For his 2014 shows--in South Africa, Australia and the U.S.--he has begun selling online downloads. I own six (and will buy the Columbus show when available) and like them as much as any shows I've heard from years past.

In Australia, Bruce had fun opening shows with songs of local relevance, including AC/DC's "Highway to Hell," the Bee Gees' "Stayin' Alive" and the Easybeats' "Friday on My Mind," and also covered Lorde's "Royals" in the singer's home country of New Zealand.

In Dallas for a show tied to the NCAA Tournament, he opened with Van Halen's "Jump," and in Virginia Beach on Saturday night he paid tribute to a local musician by covering Bill Deal & the Rhondels' 1969 single "May I."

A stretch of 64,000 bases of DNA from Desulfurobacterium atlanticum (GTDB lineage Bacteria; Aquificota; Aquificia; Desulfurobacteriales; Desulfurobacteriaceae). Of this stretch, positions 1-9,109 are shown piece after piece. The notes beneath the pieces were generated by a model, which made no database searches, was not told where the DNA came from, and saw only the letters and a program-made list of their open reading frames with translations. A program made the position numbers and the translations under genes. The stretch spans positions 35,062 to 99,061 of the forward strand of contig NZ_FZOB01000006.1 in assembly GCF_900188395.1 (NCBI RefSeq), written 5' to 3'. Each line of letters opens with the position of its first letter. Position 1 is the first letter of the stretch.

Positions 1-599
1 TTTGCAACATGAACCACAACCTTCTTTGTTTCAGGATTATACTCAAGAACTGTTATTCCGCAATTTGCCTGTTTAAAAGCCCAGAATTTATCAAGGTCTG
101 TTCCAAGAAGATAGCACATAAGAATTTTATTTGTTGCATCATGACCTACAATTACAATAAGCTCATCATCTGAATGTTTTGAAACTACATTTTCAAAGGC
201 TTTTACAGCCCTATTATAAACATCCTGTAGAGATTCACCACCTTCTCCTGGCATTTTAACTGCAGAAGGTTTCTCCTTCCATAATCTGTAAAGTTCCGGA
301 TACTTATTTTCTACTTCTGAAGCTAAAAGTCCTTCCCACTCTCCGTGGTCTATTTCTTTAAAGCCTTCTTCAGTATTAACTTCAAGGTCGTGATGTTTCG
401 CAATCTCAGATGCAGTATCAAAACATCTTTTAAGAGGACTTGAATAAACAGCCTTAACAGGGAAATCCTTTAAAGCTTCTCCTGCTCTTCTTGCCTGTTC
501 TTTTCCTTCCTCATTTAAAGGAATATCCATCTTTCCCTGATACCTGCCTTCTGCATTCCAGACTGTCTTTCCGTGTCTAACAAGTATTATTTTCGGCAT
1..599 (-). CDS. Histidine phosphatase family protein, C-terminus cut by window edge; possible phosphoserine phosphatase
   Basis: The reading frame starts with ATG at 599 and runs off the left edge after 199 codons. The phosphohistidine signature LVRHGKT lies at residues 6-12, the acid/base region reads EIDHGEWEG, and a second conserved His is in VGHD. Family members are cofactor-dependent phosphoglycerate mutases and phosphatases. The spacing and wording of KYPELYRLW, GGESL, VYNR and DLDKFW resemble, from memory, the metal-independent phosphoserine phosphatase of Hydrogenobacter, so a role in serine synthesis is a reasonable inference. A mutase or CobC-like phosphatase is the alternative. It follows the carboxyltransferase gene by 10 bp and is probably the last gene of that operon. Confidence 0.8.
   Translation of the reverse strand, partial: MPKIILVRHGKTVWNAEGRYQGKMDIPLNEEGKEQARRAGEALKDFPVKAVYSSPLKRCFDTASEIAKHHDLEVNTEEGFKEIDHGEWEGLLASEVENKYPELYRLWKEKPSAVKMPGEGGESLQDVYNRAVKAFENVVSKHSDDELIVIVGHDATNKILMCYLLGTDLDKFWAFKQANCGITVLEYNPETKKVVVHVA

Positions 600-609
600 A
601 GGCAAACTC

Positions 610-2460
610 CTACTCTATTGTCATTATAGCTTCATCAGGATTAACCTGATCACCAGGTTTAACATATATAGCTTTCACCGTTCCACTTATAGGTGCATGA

So there was fan speculation that Bruce would open in Columbus with "Hang on Sloopy," not because the McCoys were from there, but because the song has long been a fixture at Ohio State football games and thus highly connected to the city.

But he opted for "High Hopes," the title track from his latest album. Not quite as fun as a surprising cover, but fine with me as Bruce tends to avoid what everyone expects.

With the mighty E Street Band--which has expanded to include a horn section, percussionist and backup singers, as well as Rage Against the Machine guitarist Tom Morello, but is currently without Steve Van Zandt, who is filming Lilyhammer in Norway--he went on to play "Adam Raised a Cain," "Hungry Heart," "Blinded by the Light," "Trapped," "The River" and "Prove It All Night" with the extended '78 introduction.

And that was just within the first hour.